Friday, March 26, 2010

A Shoe Full of Champagne

Mark Nadler & KT Sullivan
“Gershwin…Here to Stay”

When the Stature of Liberty climbed out of the ocean in 1886, she found a Manhattan that already had an abundance of dames. Which explains why she wisely constrained herself to an island out in the harbor. Way back to Jenny Lind, this city loves its theatrical ladies. I just spent a week indexing a book on the Flatiron Building* which focused me on the Gay Nineties to the Grim 1930s. So Lillian Russell and Anna Held were much on my mind (and in the book) when I joined Rick Hinkson and Zachary Stains in the Oak Room of the Algonquin last Saturday night.

I vaguely remember hearing a recording of Lillian Russell and seeing a glimpse of Anna Held in an old film. I have no clear idea what either lady was like except that everywhere they went they were bombarded with orchids, drenched in Champagne, and followed by gentlemen offering them bushel baskets overflowing with diamonds. But regardless of what you may have heard to the contrary, when it comes these legendary ladies, the furthest I go back is to Sophie Tucker, Pearl Bailey, and the ever diffident Miss Merman. (I WAS NOT at Castle Clinton the night Jenny Lind made her debut.)

KT Sullivan may very well be the last of these Great Dames of the New York stage. She is by far the sultriest. She has eyes that would force Hoffmann to write a whole new tale, a complextion to shame a porcelain doll, and what a voice. If Cleopatra could sing like this, Caesar would never have gone back to Rome, Salome could gather her heads where she may without removing a stitch, and Delilah would have no need for scissors. There should be baskets and baskets and baskets of Cartier, Van Cleef, and Tiffany whatnots waiting for her nightly.

Mark Nadler has arranged and directed this George Gershwin evening. The Oak Room is long and narrow with the piano against one wall in the middle and most of the audience left and right. Not exactly audience friendly, it can have an isolating effect. The Caffe Cino, much smaller, presented the same problem. Nadler’s solution was much the same that I used downtown fifty years ago. He wisely employs the whole room from entrances at either end to the aisles, even to the tables. (Miss Sullivan occasionally prowls about, a leopard off its leash) The result was to draw the audience in to a warm and intimate embrace. We were at his private party.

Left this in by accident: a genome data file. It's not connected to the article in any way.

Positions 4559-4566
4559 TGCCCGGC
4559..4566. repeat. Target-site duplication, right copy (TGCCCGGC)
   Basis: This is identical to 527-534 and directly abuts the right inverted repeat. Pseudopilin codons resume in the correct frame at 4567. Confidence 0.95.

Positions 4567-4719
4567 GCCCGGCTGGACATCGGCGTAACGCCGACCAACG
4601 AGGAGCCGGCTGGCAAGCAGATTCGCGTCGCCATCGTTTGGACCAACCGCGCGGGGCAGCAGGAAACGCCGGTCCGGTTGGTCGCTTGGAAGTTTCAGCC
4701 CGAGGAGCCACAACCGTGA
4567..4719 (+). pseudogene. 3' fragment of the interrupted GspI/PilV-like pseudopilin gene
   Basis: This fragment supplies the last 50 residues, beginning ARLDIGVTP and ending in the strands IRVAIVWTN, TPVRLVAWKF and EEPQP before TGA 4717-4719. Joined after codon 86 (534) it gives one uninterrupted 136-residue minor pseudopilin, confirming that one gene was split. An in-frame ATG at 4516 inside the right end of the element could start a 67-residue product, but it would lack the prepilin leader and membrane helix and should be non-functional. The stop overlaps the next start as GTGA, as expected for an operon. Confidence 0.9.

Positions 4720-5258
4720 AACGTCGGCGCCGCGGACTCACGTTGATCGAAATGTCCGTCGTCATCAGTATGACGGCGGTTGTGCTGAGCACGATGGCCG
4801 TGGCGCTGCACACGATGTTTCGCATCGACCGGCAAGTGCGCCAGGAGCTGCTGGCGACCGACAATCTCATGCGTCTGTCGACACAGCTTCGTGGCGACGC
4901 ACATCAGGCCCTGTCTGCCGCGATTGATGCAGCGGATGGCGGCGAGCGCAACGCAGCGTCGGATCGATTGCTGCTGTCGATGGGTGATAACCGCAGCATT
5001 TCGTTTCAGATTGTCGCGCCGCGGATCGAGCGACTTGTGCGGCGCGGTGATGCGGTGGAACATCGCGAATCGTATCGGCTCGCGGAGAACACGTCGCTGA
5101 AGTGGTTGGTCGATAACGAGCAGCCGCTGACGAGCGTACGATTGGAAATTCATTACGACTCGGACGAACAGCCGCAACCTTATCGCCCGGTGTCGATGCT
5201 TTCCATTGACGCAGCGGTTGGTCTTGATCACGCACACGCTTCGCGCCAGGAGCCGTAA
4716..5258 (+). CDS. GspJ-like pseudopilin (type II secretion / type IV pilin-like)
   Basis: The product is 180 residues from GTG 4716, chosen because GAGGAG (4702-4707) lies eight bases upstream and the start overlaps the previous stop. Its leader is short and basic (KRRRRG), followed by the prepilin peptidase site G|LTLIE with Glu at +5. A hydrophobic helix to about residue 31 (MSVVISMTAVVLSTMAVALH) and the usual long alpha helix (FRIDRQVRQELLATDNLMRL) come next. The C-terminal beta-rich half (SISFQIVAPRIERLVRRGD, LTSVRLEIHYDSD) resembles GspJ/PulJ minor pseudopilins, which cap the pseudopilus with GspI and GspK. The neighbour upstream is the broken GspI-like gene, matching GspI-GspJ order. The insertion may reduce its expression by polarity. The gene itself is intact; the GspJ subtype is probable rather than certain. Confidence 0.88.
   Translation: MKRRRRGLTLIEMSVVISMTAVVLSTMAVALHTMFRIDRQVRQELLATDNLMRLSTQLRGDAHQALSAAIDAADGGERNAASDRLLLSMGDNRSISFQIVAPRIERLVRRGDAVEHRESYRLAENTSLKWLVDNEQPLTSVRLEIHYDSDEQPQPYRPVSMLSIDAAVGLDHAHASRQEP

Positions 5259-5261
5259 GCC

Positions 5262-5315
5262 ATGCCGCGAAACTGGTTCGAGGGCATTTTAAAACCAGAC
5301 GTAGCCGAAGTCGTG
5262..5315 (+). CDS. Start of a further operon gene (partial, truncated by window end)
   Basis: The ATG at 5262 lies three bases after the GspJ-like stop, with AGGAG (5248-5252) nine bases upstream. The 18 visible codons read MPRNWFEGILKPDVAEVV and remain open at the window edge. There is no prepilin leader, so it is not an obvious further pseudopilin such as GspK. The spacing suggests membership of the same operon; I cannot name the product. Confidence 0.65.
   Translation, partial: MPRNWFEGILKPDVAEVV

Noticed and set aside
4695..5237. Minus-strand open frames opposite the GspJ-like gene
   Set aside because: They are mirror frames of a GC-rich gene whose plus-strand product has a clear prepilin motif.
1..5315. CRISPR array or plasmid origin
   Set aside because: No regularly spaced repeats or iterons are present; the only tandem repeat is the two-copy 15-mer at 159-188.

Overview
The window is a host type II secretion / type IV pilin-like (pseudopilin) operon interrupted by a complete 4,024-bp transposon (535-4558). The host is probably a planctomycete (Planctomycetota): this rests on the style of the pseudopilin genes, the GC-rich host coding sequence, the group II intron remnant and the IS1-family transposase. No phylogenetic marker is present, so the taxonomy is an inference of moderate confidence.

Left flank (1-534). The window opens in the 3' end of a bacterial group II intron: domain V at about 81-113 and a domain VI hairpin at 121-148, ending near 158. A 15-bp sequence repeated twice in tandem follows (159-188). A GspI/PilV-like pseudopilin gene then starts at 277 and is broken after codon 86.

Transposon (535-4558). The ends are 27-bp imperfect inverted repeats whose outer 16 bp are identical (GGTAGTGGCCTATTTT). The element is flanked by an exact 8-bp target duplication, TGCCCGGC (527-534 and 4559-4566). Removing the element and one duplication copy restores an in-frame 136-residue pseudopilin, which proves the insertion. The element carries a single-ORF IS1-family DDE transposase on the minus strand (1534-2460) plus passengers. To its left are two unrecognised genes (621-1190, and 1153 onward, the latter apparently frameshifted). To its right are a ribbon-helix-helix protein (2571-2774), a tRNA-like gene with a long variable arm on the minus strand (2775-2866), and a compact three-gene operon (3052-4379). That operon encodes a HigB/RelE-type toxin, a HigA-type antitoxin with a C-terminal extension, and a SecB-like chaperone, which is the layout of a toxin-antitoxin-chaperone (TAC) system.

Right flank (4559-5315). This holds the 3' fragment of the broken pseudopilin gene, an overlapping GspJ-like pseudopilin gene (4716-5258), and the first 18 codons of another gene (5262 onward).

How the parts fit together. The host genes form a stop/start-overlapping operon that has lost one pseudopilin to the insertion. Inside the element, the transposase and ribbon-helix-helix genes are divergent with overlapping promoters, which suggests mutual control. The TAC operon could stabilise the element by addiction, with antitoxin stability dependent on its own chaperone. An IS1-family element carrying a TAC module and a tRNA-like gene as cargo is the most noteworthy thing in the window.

Mark Nadler is the quintessential stage door Johnny (complete with spats). To be in the same room with him is to be dressed in white tie and tails out on a night-on-the-town. He managed to conjure everything but a chorus line. He did pull a second pianist (the marvelous Jon Weber) out of his top hat. And together they performed an astonishing moment of music. Perhaps the most important moment of music heard in this city on that night. Jon Weber joined Mark Nadler in his piano-four hand arrangement of Gershwin’s Piano Concerto in F. And the world stood still to listen.

A footnote: Speaking of music that stops the world in its tracks, I had been at the Algonquin a few weeks earlier for "Puttin' On the Ritz," piano man Steve Ross’s celebration of songs associated with Fred Astaire. Steve Ross is the toast of cities major to minor from here to the Antipodes. He also may be the nicest person I have ever met. He is such a perfect fit to this music, by the end of the show, it was as if his piano was dancing with Astaire.

KT Sullivan & Mark Nadler:
“Gershwin…Here to Stay”
Tue–Thu at 8:30pm , Fri, Sat at 8:30pm & 11pm
ongoing through April 10.
The Oak Room at the Algonquin Hotel
59 W 44th St (212-419-9331)
Tickets: $50 plus $30 minimum.

There is an earlier post on KT Sullivan in this Blog for September 30, 2008, under the title “Come to the Cabaret.”

*If you love the history of New York City as much as I do, I recommend The Flatiron by Alice Sparberg Alexiou, St. Martin’s Press, 2010.

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